Analysis

How Jurgen Klopp became Pep Guardiola's kryptonite

Jurgen Klopp Pep Guardiola

Liverpool's stunning 3-0 first-leg win over Manchester City means the German has bested Pep seven times in their 13 meetings – and now twice this season. Kiyan Sobhani evaluates why the Bearded One has such a hold on the world's most revered boss...

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One of the most harrowing moments for Manchester City during Wednesday night’s 3-0 defeat at Anfield went under the radar, but painted the entire picture of just how badly Pep Guardiola’s men suffered against Jurgen Klopp’s system – for the second time in 2018.

Just minutes after Liverpool scored their third goal, Kevin De Bruyne – Manchester City’s key player who is looked to as a calming presence in these chaotic, season-defining moments – gave the ball away when Liverpool gave him plenty of time on the ball.

That moment led to a dangerous counterattack, which Fernandinho snuffed out deep in his penalty box. But those moments, where Manchester City looked rattled in possession, were peppered throughout the first half.

The fast and furious

Dealing with Klopp’s counter-press takes its toll mentally. It was difficult for Guardiola’s side to find outlets out of the back, since Liverpool’s front three of Mo Salah, Sadio Mané and Roberto Firmino forced defenders into playing the ball out wide to their full-backs before losing possession.

When Liverpool strategically stood off and waned their press, they blocked passing lanes instead. By that point, City were already in panic mode, misplacing passes uncharacteristically.

Klopp, in his last two swings at Manchester City, has been able to execute a very rare blueprint: completely unnerving Guardiola’s technically gifted players in possession.

While most of City’s opponents hedge back into a low block and look to plug gaps, Liverpool press high and hound. When they lose possession, the aim is to retain it immediately high upfield. Everyone is on the same page defensively, making it very difficult for City to get in behind the lines.

City are masters of playing their way out of tight spaces, but it’s rare they face a side as defensively cohesive as Liverpool.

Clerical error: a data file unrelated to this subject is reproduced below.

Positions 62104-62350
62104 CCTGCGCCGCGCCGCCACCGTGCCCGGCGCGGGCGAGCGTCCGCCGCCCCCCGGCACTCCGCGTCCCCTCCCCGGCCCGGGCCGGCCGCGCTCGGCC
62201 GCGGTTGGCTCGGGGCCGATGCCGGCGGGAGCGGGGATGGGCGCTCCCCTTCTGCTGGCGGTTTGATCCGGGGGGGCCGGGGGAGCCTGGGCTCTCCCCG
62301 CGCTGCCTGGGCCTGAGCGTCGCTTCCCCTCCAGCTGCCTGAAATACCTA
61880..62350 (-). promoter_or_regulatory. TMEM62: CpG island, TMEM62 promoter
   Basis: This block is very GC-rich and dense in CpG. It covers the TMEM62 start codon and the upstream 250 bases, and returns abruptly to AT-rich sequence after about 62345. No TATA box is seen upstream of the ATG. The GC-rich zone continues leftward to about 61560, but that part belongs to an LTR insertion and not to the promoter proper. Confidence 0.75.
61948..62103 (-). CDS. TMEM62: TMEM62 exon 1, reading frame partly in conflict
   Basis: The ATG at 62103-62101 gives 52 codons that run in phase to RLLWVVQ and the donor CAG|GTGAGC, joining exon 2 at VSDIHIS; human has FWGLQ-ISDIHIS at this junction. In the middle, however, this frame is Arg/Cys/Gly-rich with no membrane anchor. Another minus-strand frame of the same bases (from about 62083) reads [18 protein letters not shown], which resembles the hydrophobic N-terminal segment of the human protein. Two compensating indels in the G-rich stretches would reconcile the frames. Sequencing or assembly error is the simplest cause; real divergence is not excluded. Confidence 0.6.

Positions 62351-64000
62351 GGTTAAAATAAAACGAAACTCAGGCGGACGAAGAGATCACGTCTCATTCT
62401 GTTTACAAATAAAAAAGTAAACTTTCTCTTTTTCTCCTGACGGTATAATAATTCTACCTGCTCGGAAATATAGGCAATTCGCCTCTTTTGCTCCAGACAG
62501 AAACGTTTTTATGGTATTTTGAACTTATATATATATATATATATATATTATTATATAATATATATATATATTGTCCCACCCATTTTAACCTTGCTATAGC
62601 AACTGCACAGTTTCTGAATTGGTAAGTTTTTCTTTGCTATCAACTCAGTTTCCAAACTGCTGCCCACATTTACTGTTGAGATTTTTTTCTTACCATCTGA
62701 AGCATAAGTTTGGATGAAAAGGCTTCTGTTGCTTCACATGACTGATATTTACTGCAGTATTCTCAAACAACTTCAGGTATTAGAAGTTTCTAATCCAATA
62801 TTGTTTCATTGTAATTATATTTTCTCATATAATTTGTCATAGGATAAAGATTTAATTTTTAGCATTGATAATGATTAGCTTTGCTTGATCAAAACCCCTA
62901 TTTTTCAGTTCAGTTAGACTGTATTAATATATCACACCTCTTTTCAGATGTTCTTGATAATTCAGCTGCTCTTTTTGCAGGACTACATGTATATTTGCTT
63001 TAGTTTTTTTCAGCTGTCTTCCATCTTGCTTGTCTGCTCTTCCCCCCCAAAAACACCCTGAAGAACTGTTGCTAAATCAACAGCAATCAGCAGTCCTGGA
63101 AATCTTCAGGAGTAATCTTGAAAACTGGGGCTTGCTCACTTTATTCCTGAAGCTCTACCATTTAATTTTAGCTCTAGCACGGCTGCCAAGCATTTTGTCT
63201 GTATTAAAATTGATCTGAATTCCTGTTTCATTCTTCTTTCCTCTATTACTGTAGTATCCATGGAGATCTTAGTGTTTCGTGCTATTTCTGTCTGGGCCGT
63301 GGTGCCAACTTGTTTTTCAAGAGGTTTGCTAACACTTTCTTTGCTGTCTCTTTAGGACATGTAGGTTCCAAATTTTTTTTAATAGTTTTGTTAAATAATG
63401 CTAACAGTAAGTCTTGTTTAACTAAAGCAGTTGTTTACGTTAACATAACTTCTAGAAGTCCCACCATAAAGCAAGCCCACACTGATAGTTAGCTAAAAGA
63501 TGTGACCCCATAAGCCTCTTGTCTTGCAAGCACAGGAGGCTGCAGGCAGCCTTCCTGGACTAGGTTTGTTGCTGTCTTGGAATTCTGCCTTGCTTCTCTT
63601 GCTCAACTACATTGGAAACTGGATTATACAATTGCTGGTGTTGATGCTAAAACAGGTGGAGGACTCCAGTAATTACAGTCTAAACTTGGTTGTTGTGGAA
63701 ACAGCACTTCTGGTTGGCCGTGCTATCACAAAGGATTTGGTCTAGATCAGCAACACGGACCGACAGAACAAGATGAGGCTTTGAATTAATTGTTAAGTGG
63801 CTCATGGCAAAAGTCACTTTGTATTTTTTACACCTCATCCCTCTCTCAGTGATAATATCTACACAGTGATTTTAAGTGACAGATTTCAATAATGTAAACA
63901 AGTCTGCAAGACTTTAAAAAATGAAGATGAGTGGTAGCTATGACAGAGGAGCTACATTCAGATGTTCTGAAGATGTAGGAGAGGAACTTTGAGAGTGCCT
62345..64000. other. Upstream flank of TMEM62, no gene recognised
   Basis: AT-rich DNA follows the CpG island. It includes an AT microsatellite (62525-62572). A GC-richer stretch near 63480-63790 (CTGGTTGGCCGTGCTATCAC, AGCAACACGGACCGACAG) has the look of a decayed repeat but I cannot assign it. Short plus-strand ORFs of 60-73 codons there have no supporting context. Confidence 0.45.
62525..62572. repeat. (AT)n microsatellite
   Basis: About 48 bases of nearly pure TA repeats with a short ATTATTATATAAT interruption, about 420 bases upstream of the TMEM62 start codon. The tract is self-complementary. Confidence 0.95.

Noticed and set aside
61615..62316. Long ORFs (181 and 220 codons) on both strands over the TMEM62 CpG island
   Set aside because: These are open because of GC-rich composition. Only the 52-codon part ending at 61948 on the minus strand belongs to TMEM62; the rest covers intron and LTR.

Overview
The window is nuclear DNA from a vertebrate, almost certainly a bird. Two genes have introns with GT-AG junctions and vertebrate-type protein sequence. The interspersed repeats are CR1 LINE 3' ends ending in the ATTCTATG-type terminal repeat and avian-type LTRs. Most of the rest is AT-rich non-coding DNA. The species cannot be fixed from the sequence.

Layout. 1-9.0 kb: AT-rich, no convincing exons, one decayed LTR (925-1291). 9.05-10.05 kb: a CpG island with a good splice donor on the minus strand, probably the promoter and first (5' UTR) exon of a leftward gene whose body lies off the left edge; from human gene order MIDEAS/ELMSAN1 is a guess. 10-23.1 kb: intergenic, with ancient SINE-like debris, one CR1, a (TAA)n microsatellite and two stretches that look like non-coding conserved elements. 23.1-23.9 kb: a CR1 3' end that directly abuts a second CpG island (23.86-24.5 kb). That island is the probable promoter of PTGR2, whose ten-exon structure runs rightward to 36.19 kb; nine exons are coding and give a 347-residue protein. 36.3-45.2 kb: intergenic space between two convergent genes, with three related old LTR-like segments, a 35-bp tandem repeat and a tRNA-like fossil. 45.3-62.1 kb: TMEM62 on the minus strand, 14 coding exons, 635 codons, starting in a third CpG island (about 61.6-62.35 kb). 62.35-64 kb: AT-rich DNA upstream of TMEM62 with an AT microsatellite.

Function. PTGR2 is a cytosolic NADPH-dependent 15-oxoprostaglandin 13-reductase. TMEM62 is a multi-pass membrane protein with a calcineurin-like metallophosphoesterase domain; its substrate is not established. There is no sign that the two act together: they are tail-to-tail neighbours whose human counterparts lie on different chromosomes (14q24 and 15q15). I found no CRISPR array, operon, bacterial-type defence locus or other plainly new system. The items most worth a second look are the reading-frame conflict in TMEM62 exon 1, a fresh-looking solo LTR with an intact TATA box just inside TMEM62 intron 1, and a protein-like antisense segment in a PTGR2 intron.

In Firmino, the Reds have one of the most intelligent off-the-ball strikers in world football – he understands how to press while simultaneously suffocating passing angles. Everyone behind him follows suit. If you want to know just how much City struggled in finding outlets, the passing map below tells you everything.

From the excellent @11tegen11 on Twitter

City’s possession was recycled predominantly between Vincent Kompany and Nicolas Otamendi, while De Bruyne, David Silva, Ilkay Gundogan and Gabriel Jesus were smothered in the middle of the park.

It was hard to see where a goal would come from. Leroy Sané stretched play out on the left as best he could, but Gundogan tucked centrally while Raheem Sterling looked on from the bench in horror as his side struggled to get into the final third.

Zilch

One of the things that Guardiola seemingly learned from his 4-3 loss at Anfield earlier this season was that in order to avoid Klopp’s furious press, he’d need to keep the ball in the opponent’s half more.

He succeeded in doing this to start with, as City pinned Liverpool deep. But even in those moments, as well as in the second half where Liverpool took their foot off the gas and sat deeper, Guardiola’s men couldn’t threaten. They ended the match with zero shots on target. Just one of their passes in the first half found its way into the box.

On another day, David Silva’s six key passes would do more damage – his team-mates just weren’t in sync offensively. City’s xG was just 0.55 in this match, while Liverpool’s increased rapidly even when they didn’t have the ball in the second half. It may have seemed that Klopp’s men peaked when Mané scored the third goal, but Liverpool were a constant threat to Ederson.

From @11tegen11

Alexander-Arnold takes out Sané

When Liverpool defeated Manchester City 4-3 earlier this season, one player who stood out for Guardiola as a positive was Sané. His creativity that evening was a rare relief point for City to break Liverpool’s stubborn defence. It’s no surprise, then, that they looked to him often in this match.

This time, though, Sané had cooled. His touches weren’t great, he had difficulty dribbling past his man and Liverpool, fully recognising the young German as a threat, defended him masterfully. By the end of the match, Sané had four unsuccessful touches and was dispossessed five times.

When you’re a funnel for your team’s attack, you’re bound to lose the ball a few times, but Liverpool locked him down brilliantly.

Enter Trent Alexander-Arnold, the home side’s 19-year-old right-back who had Sané in his pocket. He struggled at Crystal Palace on Saturday, but was a machine here with 10 clearances, seven interceptions and four tackles. Alexander-Arnold hugged the right touchline and made it his own – Sané had no answer for him.

Andrew Robertson, on the opposite side, was impressive too. He defended the left flank expertly (where City didn’t have much of a presence until Sterling came in, apart from the odd Kyle Walker or De Bruyne run). But it was Alexander-Arnold who stood out in dealing with Liverpool’s biggest and most recurring test of the night at Anfield.

Nobody was sure how Guardiola would react to that loss against Liverpool earlier this season, but now that another trip to Anfield has passed it’s clear that his problems against Klopp are real. Even a manager as brilliant as him is finding that there’s no easy way out.

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